“Because commitments require an investment of time as well as mental and emotional energy, most people make them with the expectation of reciprocation. That is, people assume that in exchange for their commitment, they will get something of value in return — such as favors, affection, gifts, attention, goods, money, and property.”
Traditionally, employees and employers have made an unspoken agreement. In exchange for workers’ commitment, companies would provide a variety of value for employees, such as secure jobs and fair compensation. Reciprocity influences the strength of a commitment. When an entity or individual to whom someone has made a commitment fails to come through with the expected exchange, the commitment weakens.
One definition of employee engagement that we use at the Standard of Trust is from Hewitt Associates:
Engagement is the state of emotional and intellectual commitment to an organization or group producing behavior that will help fulfill an organization’s promises to customers — and, in so doing, improve business results.
- Stay — They have an intense desire to be a part of the organization and they stay with that organization;
- Say — They advocate for the organization by referring potential employees and customers, are positive with co-workers and are constructive in their criticism;
- Strive — They exert extra effort and engage in behaviors that contribute to business success.
The Relationship Capital Philosophy
Relationship Capital “RC” is a morally-principled behavior that rewards a kept commitment. There are seven guiding principles for earning relationship capital in our hyperconnected social business world:
Introducing Peer SaaS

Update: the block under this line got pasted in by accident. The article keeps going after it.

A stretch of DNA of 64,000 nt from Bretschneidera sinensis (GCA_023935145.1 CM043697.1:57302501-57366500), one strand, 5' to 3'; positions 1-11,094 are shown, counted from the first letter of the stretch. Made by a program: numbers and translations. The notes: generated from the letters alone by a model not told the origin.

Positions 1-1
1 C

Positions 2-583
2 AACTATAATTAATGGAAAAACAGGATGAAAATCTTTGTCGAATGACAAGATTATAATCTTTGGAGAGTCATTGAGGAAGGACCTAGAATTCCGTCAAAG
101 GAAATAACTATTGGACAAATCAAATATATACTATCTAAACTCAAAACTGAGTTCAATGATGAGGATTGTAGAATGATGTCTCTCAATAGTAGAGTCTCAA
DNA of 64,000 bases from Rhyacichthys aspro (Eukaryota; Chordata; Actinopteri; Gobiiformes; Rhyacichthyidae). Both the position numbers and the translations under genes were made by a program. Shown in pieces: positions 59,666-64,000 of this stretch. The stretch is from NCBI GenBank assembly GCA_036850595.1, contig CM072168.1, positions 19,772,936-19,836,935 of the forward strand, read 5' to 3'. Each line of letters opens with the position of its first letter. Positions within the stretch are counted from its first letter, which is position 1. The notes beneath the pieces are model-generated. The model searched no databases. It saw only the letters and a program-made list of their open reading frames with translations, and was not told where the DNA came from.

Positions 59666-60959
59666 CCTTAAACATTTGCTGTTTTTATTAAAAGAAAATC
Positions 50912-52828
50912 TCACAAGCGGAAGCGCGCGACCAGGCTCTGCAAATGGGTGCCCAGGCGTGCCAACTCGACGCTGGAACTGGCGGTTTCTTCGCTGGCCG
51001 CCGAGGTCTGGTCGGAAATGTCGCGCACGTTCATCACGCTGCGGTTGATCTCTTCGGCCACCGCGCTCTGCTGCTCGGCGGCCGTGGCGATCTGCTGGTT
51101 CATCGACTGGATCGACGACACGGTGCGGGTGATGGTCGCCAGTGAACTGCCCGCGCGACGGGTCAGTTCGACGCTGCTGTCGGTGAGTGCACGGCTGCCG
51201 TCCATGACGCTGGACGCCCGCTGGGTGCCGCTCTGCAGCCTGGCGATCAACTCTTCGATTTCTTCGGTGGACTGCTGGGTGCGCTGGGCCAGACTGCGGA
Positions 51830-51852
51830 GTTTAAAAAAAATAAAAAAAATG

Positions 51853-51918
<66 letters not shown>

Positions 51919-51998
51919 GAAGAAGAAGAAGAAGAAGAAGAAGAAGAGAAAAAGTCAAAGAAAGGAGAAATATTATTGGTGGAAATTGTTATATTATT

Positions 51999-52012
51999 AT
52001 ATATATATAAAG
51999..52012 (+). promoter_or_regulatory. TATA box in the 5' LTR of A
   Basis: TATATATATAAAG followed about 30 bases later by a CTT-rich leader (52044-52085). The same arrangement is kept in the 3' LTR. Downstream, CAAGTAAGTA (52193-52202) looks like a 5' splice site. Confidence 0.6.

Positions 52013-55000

Peer SaaS or “PE-ER” Performing Excellence-Engaging Recognition is an on-demand platform for requesting and making commitments. It leverages gamification techniques to recognize, reward, and appreciate peers. Building trust and credibility by earning relationship capital in is critical to achieving the benefits and reducing the challenges with virtual teams.
Whether you are a large enterprise, small business, or solopreneur, building a track-record of verifiable performance with your teammates, customers, industry experts, and partners is the source of distinction and competitive advantage. Peer-to-Peer Reciprocity and word of mouth are powerful forces for earning relationship capital and building a credible reputation with your peers and B2B customers. Today, relationship capital can be captured, measured, and utilized for B2B success. Peer SaaS transforms the traditional tacit agreement of loyalty, commitment, and reciprocity between worker and organization and embeds it in a software-as-as-service platform. Building greater employee engagement and commitment are crucial to sustaining a distinction and competitive advantage. The relationship capital game of Peer SaaS has its rewards for all participants including the company.